Perhaps the most important, dramatic, tragic, violent, and gory scene in Shakespeare’s Hamlet is one of the last scenes in which a duel between Laertes and Hamlet turns into the death scene of more than four major characters, including Gertrude, Claudius, Laertes and Hamlet. Traditional death scenes involve the death of just one character and in some cases that is dramatic enough, but this death scene is huge, involving the death of almost all major characters. This scene not only leaves the audience in complete awe and utter shock, but also helps illustrate one of the many meanings of the work of Hamlet as a whole: tragic events lead to revenge, and in turn, revenge leads to more tragic events. Life is an endless vicious cycle in which the quest for revenge only leads to demise.
Since the beginning of the play, Hamlet is told by the ghost of his father that he needs to avenge his murder by murdering Claudius, his father’s brother and murderer. Throughout the play, Hamlet seeks ways in which to do so, and in the process of doing that, he ends up causing more harm than good. By pretending to be crazy, Hamlet throws off other characters, causing them to speculate about the origin of his madness. This, in part, leads to Ophelia’s death, which also, in part, leads to Laertes’ quest for revenge against Hamlet. Hamlet’s goal was to ultimately avenge the unjust murder of his father, but in doing so, he caused more death, killing Polonius, Laertes’ father.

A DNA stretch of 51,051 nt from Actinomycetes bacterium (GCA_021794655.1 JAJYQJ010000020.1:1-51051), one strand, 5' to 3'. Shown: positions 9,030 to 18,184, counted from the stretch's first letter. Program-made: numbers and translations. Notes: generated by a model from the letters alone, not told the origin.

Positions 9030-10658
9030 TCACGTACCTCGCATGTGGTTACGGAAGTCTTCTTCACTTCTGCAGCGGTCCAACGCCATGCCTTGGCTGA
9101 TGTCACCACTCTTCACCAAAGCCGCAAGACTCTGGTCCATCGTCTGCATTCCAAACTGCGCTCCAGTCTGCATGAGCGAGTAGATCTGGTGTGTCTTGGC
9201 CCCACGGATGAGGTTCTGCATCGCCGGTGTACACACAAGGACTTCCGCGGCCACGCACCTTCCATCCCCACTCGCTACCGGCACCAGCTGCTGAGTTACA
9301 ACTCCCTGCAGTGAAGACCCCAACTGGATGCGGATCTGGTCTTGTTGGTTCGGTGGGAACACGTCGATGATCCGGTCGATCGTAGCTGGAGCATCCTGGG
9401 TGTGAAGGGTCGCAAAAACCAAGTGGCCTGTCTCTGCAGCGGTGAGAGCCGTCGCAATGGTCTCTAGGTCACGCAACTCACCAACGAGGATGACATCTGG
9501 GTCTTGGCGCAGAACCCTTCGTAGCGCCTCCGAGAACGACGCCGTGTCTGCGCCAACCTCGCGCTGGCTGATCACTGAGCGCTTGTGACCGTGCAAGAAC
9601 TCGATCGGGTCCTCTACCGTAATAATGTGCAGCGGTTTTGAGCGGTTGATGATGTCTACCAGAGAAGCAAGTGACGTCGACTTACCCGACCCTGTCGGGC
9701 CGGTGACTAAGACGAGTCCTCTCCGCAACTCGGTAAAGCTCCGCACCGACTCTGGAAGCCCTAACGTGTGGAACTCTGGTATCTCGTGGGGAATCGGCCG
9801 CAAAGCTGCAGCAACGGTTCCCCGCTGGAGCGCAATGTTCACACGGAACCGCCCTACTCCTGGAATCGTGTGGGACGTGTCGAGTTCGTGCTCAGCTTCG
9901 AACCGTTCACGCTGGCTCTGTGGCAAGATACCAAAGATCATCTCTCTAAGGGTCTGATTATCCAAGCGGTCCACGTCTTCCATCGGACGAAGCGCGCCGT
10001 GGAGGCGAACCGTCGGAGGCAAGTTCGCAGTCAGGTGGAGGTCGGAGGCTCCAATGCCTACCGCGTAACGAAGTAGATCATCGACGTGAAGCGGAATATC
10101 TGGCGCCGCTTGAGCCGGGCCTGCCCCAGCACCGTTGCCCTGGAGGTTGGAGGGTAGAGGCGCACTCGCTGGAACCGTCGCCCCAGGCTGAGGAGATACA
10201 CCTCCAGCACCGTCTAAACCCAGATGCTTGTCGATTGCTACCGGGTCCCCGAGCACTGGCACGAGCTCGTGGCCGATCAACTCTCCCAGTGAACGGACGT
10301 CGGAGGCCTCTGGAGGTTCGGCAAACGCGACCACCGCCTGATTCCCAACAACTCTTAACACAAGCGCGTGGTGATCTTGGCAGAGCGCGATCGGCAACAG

In order to avenge his own father’s death, Laertes (with the help of Claudius) decides to challenge Hamlet, his father’s murderer, to a “friendly” duel. In order to assure Hamlet’s death, he poisons the sword, and Claudius poisons a cup of wine that will be given to Hamlet during the duel. Yet, this plan does not work, and in fact, it backfires. Gertrude unknowingly drinks form the poisoned cup of wine and dies, and later Laertes, Hamlet, and Claudius are all hit by the poisoned sword....
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